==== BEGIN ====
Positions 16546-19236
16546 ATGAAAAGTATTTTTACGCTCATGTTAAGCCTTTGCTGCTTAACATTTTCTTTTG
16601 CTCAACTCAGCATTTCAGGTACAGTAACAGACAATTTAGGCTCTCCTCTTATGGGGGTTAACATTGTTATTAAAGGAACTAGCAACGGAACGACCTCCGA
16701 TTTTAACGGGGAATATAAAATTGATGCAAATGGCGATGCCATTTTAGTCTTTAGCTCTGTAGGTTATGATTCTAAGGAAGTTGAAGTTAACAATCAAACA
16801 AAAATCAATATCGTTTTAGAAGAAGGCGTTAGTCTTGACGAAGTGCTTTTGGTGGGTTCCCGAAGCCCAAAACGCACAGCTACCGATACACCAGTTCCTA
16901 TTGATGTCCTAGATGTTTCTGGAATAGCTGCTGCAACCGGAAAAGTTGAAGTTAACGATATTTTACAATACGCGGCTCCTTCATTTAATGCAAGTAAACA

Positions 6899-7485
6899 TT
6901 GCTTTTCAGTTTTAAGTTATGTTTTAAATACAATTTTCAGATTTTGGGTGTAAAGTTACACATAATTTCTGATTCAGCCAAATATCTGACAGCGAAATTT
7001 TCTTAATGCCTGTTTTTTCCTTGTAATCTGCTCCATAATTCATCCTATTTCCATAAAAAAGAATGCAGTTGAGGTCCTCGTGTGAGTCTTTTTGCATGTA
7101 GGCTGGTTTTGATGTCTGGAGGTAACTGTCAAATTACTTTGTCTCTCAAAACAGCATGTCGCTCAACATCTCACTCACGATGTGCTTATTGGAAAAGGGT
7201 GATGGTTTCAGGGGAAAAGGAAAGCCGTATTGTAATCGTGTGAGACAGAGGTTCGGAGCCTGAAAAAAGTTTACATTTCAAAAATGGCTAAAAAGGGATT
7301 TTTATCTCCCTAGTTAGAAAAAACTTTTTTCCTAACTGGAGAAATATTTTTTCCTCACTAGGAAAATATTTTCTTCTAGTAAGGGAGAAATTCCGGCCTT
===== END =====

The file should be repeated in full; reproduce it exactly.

Positions 16546-19236
16546 ATGAAAAGTATTTTTACGCTCATGTTAAGCCTTTGCTGCTTAACATTTTCTTTTG
16601 CTCAACTCAGCATTTCAGGTACAGTAACAGACAATTTAGGCTCTCCTCTTATGGGGGTTAACATTGTTATTAAAGGAACTAGCAACGGAACGACCTCCGA
16701 TTTTAACGGGGAATATAAAATTGATGCAAATGGCGATGCCATTTTAGTCTTTAGCTCTGTAGGTTATGATTCTAAGGAAGTTGAAGTTAACAATCAAACA
16801 AAAATCAATATCGTTTTAGAAGAAGGCGTTAGTCTTGACGAAGTGCTTTTGGTGGGTTCCCGAAGCCCAAAACGCACAGCTACCGATACACCAGTTCCTA
16901 TTGATGTCCTAGATGTTTCTGGAATAGCTGCTGCAACCGGAAAAGTTGAAGTTAACGATATTTTACAATACGCGGCTCCTTCATTTAATGCAAGTAAACA

Positions 6899-7485
6899 TT
6901 GCTTTTCAGTTTTAAGTTATGTTTTAAATACAATTTTCAGATTTTGGGTGTAAAGTTACACATAATTTCTGATTCAGCCAAATATCTGACAGCGAAATTT
7001 TCTTAATGCCTGTTTTTTCCTTGTAATCTGCTCCATAATTCATCCTATTTCCATAAAAAAGAATGCAGTTGAGGTCCTCGTGTGAGTCTTTTTGCATGTA
7101 GGCTGGTTTTGATGTCTGGAGGTAACTGTCAAATTACTTTGTCTCTCAAAACAGCATGTCGCTCAACATCTCACTCACGATGTGCTTATTGGAAAAGGGT
7201 GATGGTTTCAGGGGAAAAGGAAAGCCGTATTGTAATCGTGTGAGACAGAGGTTCGGAGCCTGAAAAAAGTTTACATTTCAAAAATGGCTAAAAAGGGATT
7301 TTTATCTCCCTAGTTAGAAAAAACTTTTTTCCTAACTGGAGAAATATTTTTTCCTCACTAGGAAAATATTTTCTTCTAGTAAGGGAGAAATTCCGGCCTT